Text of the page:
Hi IF Community, I have just had the most bizarre experience on an Airbus A380 flight from Osaka to Bangkok. I’m unsure if this was a fault with the autopilot or if it’s an Airbus A380 problem, since they are very old aircraft. I had filed my flight plan correctly, making use of the SIDS and STARS on this route. Towards the end of the flight my aircraft began descending perfectly and all was going exceptionally well, until I was reaching my final 5,000 feet waypoint using VNAV. Before my VNAV had even had the chance to reach the 5,000 feet mark my aircraft had already descended lower than the desired altitude. I changed the VS as 5,000 feet was already inputted to the autopilot while I initiated a missed approach due to these technical difficulties. I still could not identify what this problem was at all. My aircraft was still descending at this point and my speed was getting slower. Changing the VS and altitude on the autopilot had no affect on this situation whatsoever and it seemed as if I had no control of this plane. I ended the flight before I became a dilemma for ATC. If anyone could identity my problem please reply.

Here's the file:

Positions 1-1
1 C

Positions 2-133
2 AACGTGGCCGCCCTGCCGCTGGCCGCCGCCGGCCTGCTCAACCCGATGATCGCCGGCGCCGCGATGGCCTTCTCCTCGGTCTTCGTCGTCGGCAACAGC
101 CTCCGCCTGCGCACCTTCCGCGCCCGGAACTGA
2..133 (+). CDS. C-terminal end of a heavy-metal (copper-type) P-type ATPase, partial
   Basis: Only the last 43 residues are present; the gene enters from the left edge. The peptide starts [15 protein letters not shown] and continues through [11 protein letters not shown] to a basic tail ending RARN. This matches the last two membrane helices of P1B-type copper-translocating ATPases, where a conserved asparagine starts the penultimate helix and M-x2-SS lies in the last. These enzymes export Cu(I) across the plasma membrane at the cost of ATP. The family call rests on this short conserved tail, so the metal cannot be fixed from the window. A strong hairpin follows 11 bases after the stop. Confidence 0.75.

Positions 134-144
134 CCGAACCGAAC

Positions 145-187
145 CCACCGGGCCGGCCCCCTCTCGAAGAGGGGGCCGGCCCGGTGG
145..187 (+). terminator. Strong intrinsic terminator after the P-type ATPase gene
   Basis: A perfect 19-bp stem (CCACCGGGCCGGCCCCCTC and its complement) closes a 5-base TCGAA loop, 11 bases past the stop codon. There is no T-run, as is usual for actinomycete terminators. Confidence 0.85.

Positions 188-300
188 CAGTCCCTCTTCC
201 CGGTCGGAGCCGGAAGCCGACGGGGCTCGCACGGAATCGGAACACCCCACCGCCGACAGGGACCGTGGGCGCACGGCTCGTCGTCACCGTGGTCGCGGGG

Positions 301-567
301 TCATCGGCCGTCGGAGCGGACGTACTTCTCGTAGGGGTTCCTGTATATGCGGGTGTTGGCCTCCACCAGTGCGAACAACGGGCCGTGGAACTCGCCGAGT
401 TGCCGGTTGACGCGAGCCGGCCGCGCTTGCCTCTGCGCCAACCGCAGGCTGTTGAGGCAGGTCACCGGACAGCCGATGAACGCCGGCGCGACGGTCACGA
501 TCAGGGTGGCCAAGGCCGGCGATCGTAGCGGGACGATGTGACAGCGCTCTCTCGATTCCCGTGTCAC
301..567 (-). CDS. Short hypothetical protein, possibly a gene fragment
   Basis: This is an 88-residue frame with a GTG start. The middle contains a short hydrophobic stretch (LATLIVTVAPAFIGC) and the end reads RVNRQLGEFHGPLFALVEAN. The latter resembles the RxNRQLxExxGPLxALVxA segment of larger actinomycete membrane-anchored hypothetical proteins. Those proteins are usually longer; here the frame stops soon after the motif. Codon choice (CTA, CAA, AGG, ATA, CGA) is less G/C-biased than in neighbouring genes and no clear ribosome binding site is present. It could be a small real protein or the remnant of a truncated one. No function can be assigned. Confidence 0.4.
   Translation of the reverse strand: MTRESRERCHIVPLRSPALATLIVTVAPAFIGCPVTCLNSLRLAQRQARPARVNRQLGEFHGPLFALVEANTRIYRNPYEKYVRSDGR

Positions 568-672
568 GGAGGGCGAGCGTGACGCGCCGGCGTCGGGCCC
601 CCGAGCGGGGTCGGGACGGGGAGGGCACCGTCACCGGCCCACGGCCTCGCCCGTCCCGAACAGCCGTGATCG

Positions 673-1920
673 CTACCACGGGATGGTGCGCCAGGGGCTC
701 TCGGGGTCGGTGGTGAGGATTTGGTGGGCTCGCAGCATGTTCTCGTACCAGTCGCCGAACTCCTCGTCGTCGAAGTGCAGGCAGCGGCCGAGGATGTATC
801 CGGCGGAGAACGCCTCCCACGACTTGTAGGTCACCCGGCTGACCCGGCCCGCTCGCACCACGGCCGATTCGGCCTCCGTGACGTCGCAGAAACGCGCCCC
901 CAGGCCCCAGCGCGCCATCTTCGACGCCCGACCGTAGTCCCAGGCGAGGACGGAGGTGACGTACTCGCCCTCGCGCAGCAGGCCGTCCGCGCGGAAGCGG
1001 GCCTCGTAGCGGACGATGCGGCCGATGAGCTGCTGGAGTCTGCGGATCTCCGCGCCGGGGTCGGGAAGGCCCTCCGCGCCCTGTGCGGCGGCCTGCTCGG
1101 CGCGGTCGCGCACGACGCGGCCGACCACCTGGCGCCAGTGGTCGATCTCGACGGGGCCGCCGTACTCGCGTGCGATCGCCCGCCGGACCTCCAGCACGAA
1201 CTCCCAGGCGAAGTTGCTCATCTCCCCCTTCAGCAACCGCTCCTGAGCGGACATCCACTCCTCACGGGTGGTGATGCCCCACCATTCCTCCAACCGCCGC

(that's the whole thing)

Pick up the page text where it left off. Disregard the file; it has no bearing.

Your speed is incredibly slow for that plane it might have had trouble staying at that altitude, this would then make the nose pitch up and eventually fall out the sky as there is not enough speed to maintain.
At 140kts you should really be Flaps FULL in the A380 and depending on your weight it probably caused you to stall.
@Captain_Cign @BennyBoy_Alpha I think I can recall assigning the final speed of the A380 to 140 knots on final. Looking back I realised I may have not done this properly or not assigned it at all to the autopilot by mistake. Looking at the attached image it clearly shows 140 knots was on the altitude but not assigned. I think what I’ve done is changed the speed and forgot to assign it. Lessons can be learned from this :/
Good thing you have figured out what is likely the culprit in this scenario and I’m glad that you are taking it in your stride and not moaning about it.
Thanks for your help :) I appreciate it
A good pilot is always learning ;)
That is CORRECT! Thank you.
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